Terk HDTVAZ Review

By: Carl Laron on January 05, 2017

Bottom Line

The Terk HDTVAZ combines a log-periodic UHF antenna, a rabbit ears VHF antenna and a 12-decibel integrated signal amplifier into one very effective indoor antenna package. It's a great choice if you need a highly directional antenna.


  • Good range
  • UHF and VHF reception
  • Less susceptible to UHF multipath interference


  • Obtrusive
  • Top-heavy
  • May require repositioning for different channels
Our Analysis
Read Amazon Reviews

Breaking it down


Great performance, but some downsides. The reception range of the Terk HDTVAZ -- up to 45 miles -- is excellent for an indoor antenna. The log-periodic design used for UHF reception is highly directional and less prone to multipath interference from reflected signals, which causes ghosts when watching analog TV but can completely obliterate digital signals. However, it also means you may need to constantly reposition the antenna for best results if you get channels from transmitters located in different directions from your home. Like rabbit ears of old, the rabbit ears used for VHF reception might also need tweaking as you switch from channel to channel.


Hard to miss in a room. Many say the swept-back design of the antenna is relatively good-looking, but that's in the eye of the beholder, and the Terk HDTVAZ can't be as effectively hidden in a room as an antenna like the ClearStream Eclipse (Est. $55) or the Channel Master Flatenna 35 (Est. $10). It's also a bit top-heavy and prone to tipping over, which can be even more of a nuisance if you need to constantly fiddle with the Terk HDTVAZ to bring in signals coming from different headings.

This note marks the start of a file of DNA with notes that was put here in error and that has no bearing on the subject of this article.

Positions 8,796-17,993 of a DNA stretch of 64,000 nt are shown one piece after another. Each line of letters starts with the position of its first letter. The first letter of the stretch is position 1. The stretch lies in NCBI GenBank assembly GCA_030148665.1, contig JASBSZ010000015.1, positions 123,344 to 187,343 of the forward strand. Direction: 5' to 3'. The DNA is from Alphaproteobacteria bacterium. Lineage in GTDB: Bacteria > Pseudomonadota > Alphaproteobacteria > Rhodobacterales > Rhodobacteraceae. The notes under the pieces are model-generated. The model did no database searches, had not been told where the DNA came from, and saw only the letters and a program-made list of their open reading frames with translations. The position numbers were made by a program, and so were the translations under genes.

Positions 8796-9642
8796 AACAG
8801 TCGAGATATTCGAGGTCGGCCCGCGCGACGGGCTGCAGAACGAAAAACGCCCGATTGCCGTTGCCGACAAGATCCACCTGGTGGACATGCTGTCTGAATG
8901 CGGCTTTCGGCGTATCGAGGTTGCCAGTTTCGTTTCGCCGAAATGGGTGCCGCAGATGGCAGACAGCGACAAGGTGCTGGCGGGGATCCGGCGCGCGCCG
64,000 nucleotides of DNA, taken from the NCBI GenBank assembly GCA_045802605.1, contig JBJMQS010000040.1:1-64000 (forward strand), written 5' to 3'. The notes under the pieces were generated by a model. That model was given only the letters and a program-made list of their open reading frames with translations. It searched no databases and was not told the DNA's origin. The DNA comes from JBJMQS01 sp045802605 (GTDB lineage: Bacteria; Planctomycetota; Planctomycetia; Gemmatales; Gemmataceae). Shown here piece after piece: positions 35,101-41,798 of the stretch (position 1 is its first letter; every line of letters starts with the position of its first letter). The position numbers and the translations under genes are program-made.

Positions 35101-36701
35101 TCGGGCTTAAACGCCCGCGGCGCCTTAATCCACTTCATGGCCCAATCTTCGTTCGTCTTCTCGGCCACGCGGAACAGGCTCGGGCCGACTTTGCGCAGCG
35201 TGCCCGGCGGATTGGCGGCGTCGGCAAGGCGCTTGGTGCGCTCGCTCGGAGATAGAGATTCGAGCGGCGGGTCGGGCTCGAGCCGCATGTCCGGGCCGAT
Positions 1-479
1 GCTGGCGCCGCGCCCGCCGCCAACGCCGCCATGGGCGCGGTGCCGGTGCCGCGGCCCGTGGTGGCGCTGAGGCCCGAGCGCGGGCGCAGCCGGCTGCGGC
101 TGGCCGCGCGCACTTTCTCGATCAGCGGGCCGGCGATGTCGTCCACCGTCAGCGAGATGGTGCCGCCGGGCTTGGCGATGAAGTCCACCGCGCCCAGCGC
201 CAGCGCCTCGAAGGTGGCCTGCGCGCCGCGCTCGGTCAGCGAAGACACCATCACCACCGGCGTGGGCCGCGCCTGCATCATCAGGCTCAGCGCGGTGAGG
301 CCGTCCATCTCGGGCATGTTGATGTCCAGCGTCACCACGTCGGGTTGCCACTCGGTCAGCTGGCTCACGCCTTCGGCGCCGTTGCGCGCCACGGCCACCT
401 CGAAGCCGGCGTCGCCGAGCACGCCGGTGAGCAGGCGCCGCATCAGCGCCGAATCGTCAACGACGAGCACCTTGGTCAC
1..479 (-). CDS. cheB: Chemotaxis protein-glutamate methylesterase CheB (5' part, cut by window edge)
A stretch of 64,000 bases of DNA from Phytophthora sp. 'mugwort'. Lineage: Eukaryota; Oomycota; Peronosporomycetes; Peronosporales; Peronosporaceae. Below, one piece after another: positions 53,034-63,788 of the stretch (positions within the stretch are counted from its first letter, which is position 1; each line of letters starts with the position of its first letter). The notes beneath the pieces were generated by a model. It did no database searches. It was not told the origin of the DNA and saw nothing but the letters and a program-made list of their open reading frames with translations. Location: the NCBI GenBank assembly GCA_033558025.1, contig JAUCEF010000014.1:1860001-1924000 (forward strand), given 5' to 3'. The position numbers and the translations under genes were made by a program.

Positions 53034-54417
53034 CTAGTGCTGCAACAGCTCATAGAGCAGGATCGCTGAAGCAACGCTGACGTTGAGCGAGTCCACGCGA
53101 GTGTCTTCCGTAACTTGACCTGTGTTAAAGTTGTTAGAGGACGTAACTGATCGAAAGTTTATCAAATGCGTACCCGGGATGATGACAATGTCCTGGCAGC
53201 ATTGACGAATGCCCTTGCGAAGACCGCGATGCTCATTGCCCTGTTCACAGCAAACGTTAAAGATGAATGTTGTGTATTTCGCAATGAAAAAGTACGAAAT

Could be overkill for some. Although it's less expensive than some antennas -- including some that don't perform as well -- the Terk HDTVAZ is a little pricey. If you don't absolutely require a directional antenna, and live relatively close to the transmitters, an omnidirectional antenna like the $10 Channel Master Flatenna 35, or even a basic rabbit ears and loop antenna like the RCA Indoor FM and HDTV Antenna ((Est. $9)), might be all that you need. But if you live in an area where multipath interference is an issue, the HDTVAZ may be your best choice.

Our Sources

Pete Putman, April 8, 2010

In this highly technical review, Putman conducts a three-antenna comparison test that includes the Terk HDTVAZ (then called the Terk HDTVa). He says the antenna "did the best overall job on UHF DTV and analog VHF signals, and the internal amplifier (although not a low-noise design) does make a difference." Although this is an older review, the product has not changed since it was published.

Edward N. Albro, Dec. 19, 2011

Edward Albro looks at five indoor antennas in this head-to-head comparison review. The Terk HDTVAZ is judged to have the best performance, pulling in the highest signal strength on the most channels. Again, while this is an older review, it's still relevant.

Contributors to Amazon.com, As of January 2017

More than 2,900 users provide feedback on the Terk HDTVa, giving it an overall rating of 3.6 out of 5 stars. Some reviews are incredibly detailed, including comparisons to other indoor TV antennas. Many owners are either completely or mostly satisfied, but others say the antenna didn't work at their location or other antennas provided better results.

Contributors to Crutchfield.com, As of January 2017

Though there are far fewer reviews here than at Amazon.com, at just under 95, there's still enough feedback at Crutchfield.com to be meaningful. Satisfaction with the Terk HDTVAZ (which is still sold under its older Terk HDTVa name here) is relatively high at 4.5 stars. While not everyone is satisfied, several owners say that this antenna worked where others failed.

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